Most organizations have the money. US $2,000 per employee is pocket change—lint in the dryer trap—for most organizations. Don’t tell me that $2,000 per employee is not available, especially in companies in which senior executives receive multi-million-dollar bonuses. Keep in mind that the cost to an organization of losing an employee can easily be $75,000 or more. The annual investment of at least $2,000 per employee as one effective way to show appreciation can indeed be a great investment in promoting high morale and reducing employee attrition.


Advertisement

Question

I work for the government. In this organization, cash awards are unheard of. Any ideas?

Answer

Management is making a huge mistake if they are not actively looking for ways to fix this. Just because you are a government employee does not mean you care any less about recognition and awards. Even without presenting cash, there are many other methods of recognizing and awarding exceptional individual and team performances as I mentioned in an earlier Q&A.

Question

What do you mean by weak implementation of an awards program?

Answer

It is easy for many in management to lose focus on an awards program. Without oversight by middle and senior management, many lower-level managers will perform weakly in this area.

For example, it is relatively common for managers to talk themselves out of presenting awards for fear that some employees will feel that they have been overlooked or, if they do receive an award, it will be seen as too little, too late. There will almost always be some controversy when awards are administered. It is the duty of management to demonstrate a backbone and enforce an effective and consistent awards program.

Question

I feel that I am not appreciated for the value that I bring to the project or for the many little extra things I do. What can I do to gain more appreciation?

Answer

Most of us think that we are not appreciated as much as we would like—whether it be for the many small things we do throughout the week or for the challenging job we must perform. Our natural tendency is to focus on ourselves and our own deeds, not on the merits or deeds of others.

Focusing so much on obtaining the appreciation of others is not productive. Doing so can make you feel bitter and resentful. Instead, choose to be a person who does things for others. Do not expect “thank yous” and signs of appreciation, but when you do get them, enjoy the moment and appreciate them. If project members and peers do not seem to appreciate your skills and the value you bring to the job, let it go. Just focus on doing the best you can and making sure that you bring value to whatever you are assigned. Over time, you will likely prevail.

Question

Should I discus with my boss others’ lack of appreciation for me?

Answer

You need to work through this issue, so perhaps your boss can be helpful. But know that saying you feel unappreciated can be interpreted as a sign of professional immaturity or weak social skills. If you have a trusting, productive relationship with your boss, then go for it; otherwise, seek professional help or help from sources that have less influence on your career.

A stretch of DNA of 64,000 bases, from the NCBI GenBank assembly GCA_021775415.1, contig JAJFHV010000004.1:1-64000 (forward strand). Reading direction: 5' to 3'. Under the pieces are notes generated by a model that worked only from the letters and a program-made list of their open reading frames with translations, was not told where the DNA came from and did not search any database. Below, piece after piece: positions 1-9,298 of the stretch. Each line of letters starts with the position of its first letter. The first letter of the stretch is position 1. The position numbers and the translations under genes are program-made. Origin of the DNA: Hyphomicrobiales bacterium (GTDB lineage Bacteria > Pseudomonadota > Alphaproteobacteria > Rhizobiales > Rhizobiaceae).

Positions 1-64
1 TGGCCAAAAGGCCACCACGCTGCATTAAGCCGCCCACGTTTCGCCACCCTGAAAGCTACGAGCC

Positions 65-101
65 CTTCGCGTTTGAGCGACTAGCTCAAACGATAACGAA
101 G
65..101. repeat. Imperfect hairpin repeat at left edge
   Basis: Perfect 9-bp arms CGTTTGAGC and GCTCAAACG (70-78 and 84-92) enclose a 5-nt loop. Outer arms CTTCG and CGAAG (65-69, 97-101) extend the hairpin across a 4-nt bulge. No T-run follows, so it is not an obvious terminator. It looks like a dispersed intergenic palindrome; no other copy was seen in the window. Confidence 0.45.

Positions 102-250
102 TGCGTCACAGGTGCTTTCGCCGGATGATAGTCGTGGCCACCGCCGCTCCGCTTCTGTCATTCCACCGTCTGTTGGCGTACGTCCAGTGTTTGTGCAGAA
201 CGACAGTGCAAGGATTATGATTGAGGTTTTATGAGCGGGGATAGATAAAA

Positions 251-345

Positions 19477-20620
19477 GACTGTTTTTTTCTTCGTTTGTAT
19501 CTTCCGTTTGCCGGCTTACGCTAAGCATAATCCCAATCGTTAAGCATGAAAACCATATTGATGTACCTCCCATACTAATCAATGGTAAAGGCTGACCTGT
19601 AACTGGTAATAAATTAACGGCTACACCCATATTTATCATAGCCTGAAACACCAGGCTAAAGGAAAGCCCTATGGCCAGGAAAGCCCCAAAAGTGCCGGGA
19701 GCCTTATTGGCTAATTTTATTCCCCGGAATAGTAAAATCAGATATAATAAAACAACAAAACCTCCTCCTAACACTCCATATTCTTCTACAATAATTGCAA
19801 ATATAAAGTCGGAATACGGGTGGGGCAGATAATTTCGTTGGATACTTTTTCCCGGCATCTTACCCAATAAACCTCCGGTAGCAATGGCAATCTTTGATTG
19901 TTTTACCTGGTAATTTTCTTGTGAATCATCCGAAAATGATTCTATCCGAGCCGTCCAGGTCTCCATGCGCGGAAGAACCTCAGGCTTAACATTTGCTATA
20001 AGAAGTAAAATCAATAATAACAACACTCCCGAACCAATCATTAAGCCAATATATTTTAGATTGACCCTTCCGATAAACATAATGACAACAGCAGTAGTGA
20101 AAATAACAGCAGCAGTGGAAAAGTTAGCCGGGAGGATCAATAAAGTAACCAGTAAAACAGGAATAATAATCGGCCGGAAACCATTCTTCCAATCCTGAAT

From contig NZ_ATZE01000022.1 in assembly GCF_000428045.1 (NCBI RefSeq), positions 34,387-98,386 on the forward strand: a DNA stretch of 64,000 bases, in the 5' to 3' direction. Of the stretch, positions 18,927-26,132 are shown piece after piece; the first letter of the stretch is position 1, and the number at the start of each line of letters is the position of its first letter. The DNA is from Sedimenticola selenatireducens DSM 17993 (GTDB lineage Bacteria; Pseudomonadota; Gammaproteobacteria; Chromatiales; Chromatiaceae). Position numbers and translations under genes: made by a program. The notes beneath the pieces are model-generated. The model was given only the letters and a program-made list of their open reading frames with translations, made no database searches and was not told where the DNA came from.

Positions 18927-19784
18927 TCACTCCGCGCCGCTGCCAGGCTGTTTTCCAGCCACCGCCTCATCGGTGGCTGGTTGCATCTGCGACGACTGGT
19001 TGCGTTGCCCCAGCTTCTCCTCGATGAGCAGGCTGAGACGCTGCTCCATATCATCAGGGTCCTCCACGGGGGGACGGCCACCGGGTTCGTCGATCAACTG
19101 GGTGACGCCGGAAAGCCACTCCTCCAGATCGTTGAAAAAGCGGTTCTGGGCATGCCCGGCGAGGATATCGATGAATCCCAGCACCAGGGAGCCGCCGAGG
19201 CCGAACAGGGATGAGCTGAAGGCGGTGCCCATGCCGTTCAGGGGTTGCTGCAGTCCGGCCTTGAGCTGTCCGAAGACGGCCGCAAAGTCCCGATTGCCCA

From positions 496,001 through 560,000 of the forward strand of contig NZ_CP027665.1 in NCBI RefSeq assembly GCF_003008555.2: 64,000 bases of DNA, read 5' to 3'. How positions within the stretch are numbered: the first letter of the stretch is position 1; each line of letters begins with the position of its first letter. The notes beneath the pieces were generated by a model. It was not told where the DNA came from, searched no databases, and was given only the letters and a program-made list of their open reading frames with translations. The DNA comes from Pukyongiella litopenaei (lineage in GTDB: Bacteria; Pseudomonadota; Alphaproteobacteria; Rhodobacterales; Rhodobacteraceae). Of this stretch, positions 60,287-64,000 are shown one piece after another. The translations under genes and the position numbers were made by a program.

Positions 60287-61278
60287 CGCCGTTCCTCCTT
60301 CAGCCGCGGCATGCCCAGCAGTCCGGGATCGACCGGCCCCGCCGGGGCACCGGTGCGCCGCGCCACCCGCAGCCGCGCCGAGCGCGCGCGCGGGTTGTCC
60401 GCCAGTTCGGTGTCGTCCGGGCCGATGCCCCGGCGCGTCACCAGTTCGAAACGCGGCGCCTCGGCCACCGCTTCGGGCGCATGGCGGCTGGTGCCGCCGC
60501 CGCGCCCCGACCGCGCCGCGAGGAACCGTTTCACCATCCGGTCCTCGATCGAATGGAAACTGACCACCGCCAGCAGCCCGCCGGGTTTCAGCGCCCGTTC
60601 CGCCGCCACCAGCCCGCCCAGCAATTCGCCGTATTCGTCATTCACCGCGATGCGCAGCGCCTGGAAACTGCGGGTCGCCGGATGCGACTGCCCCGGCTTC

Question

What if my boss is not aware of my noteworthy deeds? Should I tell her?

Answer

Absolutely yes! It’s possible this is the only way your boss will discover some of these exceptional behaviors. For example, whether or not your boss asks for a routinely written status on your assignments, give her the update anyway. She will appreciate it when it comes time to evaluate your performance. The report should fit on one page if given weekly and two pages (one sheet) if given monthly. It contains at last these three key areas: (1) What you accomplished during the last reporting period; (2) what you plan to accomplish during the next reporting period; and (3) items you want your boss to know about. It’s the last category where you should toot your horn whenever appropriate. By the way, only toot your horn to your boss—nobody else cares.

Question

I have done the math: There doesn’t seem to be a sufficient return on investment if I work extra hard to achieve an award, particularly if overtime is required. If I continue to do what I am doing now, I will continue to see salary increases and job promotions—although maybe not as quickly as those with more ambition will. So why should I care about “extra” recognition?

Answer

It’s your choice. Many people derive a deep sense of satisfaction and fulfillment from their dedication to helping projects and organizations be more successful. Life is an adventure. I would not be as self-fulfilled if I woke up each morning just wanting to get by. Many people want to make a difference—leave their mark. I do what I do for the inner me. Ask yourself: If you owned the company, which type of employee would you want to attract—those who do only what is required, or those who put in the extra effort?

Read 1263 times
Neal Whitten,PMP

TopContributorNeal is a popular speaker, trainer, consultant, mentor, and best-selling author in the areas of leadership, project management, and personal development. He has written over 150 articles for professional magazines—over 80 for PM Network magazine—and is the author of seven books. With over 40 years of front-line project management experience, Neal has developed and instructed hundreds of workshops, webinars and mobile learning courses; and presented to hundreds of thousands of people from across hundreds of companies, institutions, public organizations and professional conferences.

Email: neal@nealwhittengroup.com
Website: http://www.nealwhittengroup.com

 

© BA Times.com 2017

macgregor logo white web